So what? I believe it's purely cultural. It's simply not considered to be cool. 5 hours of racing and in the end only one of 200 can win. A lot less chance to diferentiate yourself from the others. Riding together for 2 hours, is a lot less social than it is playing soccer or basketball together for 2 hours. These things matter. You could argue that marathon runners suffer the same conditions, but i think there you should make a distinction between black people living in Africa, and those living in western countries. As has been said, the people in Africa just don't have any other option besides running and soccer. Even finding basketball fields would prove to be a problem, let alone a decent ball with a leveled floor. As opposed to running or soccer, which you can do anywhere, on any surface with any object (even a can). Maybe the black youths that live in the west (and especially Europe, since it's less popular in the US in general and where there have been more black people over a larger period of time), are still influenced by the sport their older family members practiced (who maybe still lived in Africa... hence, not cycling).

I would expect things to change over time.
 
May 3, 2010
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Jungle Fever

Sweet water, african rain/Haze men', glow!/break your chains/The wazungus' trust do not/Tex sized power grabbed/Visual candy TV ad'/Sound track/I'm the war maker, I'm the peace keeper/They call me tripple blank/I'll save my last breath/My saliva/For the long journey ahead/trek//Çause I've only witnessed the spillage of my life/Grew up in so called marvelous WhiteManLand/Where they leave the crumbs after taking your hands/And also expect you to bow & to move to the side/Then they claimed I must have smoked that funny thing/But to fight I need not build the destroyer machine/Times are ripe/Clean hands/One on One/It's my theme!
 
May 17, 2011
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mombus said:
So, why are there no black professional cyclists? I hope we're all mature enough to leave racism or anything like that out of this. So, objectively... Africans excel at distance running and most other endurance sports. Why the sheer white dominance in the sport?
There actually quite a number of black professional cyclists, in America and in Africa, but not many at the protour level. The reason for that I am not sure. Maybe there isn't yet a good enough black athlete to challenge for a top spot in a classic or stage race. However there is a vibrant cycling scene in many African countries like Burkina Faso( its a national sport there ), Mali, Cameroon, Gabon, South Africa( Cycling is huge here and lots of pro teams ), DR - Congo, Togo, Senegal, plus the Islamic Magreb countries which have produce a number of cyclist who race in France.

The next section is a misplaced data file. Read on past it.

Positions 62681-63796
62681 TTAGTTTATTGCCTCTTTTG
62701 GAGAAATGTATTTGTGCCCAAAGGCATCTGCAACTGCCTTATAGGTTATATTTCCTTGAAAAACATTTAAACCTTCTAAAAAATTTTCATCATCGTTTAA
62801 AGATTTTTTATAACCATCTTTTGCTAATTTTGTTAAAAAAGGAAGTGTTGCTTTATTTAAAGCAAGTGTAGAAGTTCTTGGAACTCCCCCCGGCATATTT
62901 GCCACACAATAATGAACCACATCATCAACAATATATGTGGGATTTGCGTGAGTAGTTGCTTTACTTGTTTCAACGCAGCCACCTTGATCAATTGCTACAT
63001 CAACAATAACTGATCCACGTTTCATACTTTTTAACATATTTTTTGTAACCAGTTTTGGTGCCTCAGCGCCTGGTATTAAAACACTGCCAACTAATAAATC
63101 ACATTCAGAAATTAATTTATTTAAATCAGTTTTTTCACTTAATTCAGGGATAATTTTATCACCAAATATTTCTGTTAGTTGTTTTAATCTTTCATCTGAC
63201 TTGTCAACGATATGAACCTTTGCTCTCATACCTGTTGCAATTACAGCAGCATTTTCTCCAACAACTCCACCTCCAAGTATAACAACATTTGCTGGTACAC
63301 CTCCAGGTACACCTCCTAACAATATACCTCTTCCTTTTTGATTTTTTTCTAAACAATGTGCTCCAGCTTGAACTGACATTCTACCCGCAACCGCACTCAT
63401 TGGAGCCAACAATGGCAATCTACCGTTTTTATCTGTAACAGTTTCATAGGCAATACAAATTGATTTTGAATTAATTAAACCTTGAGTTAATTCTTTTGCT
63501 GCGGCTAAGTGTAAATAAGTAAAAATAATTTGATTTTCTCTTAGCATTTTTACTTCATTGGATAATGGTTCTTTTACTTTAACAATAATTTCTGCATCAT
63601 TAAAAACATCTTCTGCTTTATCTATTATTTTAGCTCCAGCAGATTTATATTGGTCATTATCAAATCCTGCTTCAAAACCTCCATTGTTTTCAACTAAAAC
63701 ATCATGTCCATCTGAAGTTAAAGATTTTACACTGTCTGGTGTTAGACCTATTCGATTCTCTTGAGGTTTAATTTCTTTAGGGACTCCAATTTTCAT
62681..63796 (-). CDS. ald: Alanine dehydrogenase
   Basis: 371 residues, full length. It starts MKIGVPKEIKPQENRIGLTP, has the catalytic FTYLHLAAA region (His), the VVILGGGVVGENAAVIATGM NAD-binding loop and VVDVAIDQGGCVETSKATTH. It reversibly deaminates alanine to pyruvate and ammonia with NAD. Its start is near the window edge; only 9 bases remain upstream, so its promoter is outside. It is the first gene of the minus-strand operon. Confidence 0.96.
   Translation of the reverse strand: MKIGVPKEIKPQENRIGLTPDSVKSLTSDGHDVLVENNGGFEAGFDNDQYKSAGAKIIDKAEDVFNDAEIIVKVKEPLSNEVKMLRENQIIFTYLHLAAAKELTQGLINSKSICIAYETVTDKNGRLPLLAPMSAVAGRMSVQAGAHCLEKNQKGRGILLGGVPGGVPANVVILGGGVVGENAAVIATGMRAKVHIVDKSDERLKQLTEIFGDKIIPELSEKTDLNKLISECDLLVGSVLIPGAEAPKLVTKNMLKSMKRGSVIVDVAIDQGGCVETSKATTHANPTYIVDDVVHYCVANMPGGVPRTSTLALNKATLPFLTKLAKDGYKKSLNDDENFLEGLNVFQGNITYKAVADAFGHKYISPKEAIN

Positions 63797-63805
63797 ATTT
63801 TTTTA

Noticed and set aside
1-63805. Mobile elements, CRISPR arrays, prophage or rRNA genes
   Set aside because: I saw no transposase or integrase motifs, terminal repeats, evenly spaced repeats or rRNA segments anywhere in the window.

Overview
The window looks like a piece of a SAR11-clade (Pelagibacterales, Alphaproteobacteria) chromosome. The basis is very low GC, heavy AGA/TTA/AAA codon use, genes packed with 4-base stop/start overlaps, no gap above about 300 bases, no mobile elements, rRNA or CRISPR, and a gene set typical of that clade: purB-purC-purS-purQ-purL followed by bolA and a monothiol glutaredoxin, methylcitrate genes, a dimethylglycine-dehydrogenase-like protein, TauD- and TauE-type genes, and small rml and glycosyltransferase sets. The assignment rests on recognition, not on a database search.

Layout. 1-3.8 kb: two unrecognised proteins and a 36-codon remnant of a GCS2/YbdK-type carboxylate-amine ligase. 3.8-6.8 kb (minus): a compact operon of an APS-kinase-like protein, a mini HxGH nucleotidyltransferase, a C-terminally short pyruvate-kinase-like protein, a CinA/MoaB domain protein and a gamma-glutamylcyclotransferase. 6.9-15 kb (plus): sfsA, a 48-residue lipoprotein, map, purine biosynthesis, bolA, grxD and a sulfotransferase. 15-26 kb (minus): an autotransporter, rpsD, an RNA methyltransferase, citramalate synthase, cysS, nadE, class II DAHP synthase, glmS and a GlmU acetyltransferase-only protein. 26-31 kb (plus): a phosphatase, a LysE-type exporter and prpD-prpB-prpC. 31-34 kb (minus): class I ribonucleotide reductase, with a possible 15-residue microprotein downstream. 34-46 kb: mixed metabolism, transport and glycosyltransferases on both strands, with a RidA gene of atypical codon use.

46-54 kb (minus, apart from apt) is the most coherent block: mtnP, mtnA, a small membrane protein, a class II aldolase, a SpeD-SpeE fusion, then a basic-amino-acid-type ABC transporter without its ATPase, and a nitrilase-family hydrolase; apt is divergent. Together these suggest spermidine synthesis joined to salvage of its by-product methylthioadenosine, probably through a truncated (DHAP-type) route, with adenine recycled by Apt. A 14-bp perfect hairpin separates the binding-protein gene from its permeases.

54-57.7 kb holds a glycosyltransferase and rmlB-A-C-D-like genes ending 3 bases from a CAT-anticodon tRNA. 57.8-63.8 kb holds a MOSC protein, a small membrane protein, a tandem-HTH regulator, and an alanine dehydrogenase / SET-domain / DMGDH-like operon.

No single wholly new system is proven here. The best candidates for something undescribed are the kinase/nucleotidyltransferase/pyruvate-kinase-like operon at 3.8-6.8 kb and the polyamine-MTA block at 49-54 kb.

Races like the Tour du Faso, La Tropical Amisa Bongo attract a number of top teams like Quick-Step, Europ-Car, Garmin-Cervelo amongst others.
Here are some pictures from the Tour du Faso Africa's Premier Stage Race:








From the La Tropical Amissa Bongo: Gabon

 
Apr 4, 2010
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Considering everything that has been thought of so far, can we assume that it is only a matter of time before a black man wears yellow at the tour, sort to speak. In the near future that is.
 
Aug 18, 2009
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Captain_Obvious said:
Considering everything that has been thought of so far, can we assume that it is only a matter of time before a black man wears yellow at the tour, sort to speak. In the near future that is.
Would be significant, I'd like to see that, I'd consider it a good sign.

Seeing as almost all of the black men in the peloton are on French conti teams who do get Tour invites, it's possible that this could happen anytime. Yohann Gene was already quite visible in this years Tour while Voeckler was in Yellow, although obviously it's not the same.
 
Mshengu said:
There actually quite a number of black professional cyclists, in America and in Africa, but not many at the protour level. The reason for that I am not sure. Maybe there isn't yet a good enough black athlete to challenge for a top spot in a classic or stage race. However there is a vibrant cycling scene in many African countries like Burkina Faso( its a national sport there ), Mali, Cameroon, Gabon, South Africa( Cycling is huge here and lots of pro teams ), DR - Congo, Togo, Senegal, plus the Islamic Magreb countries which have produce a number of cyclist who race in France.

Races like the Tour du Faso, La Tropical Amisa Bongo attract a number of top teams like Quick-Step, Europ-Car, Garmin-Cervelo amongst others.
Here are some pictures from the Tour du Faso Africa's Premier Stage Race:
Don't forget Eritrea, cycling is the countries number one sport.
 
Rwanda cycling: The unlikely bike boom

http://www.bbc.co.uk/news/world-19345732

Best known in the history books for a bloody ethnic genocide in 1994, Rwanda is a nation in need of heroes. The lycra-clad athletes in the country's leading cycling team may have the answer. Team Rwanda are now a familiar sight around Ruhengeri in the country's north-west.

For the BBC World Service, reporter Tim Mansel spent a week with the team as it prepares for its latest international competition. Here, he talks to their American coach, Jock Boyer - and cyclist, Rafiki Uwimana.
 
Jun 3, 2012
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mombus said:
So, why are there no black professional cyclists? I hope we're all mature enough to leave racism or anything like that out of this. So, objectively... Africans excel at distance running and most other endurance sports. Why the sheer white dominance in the sport?
When I was in junior high, I thought Bo Hamburger was a black cyclist because the only picture of him I had ever seen had him caked in mud in some classic. :eek: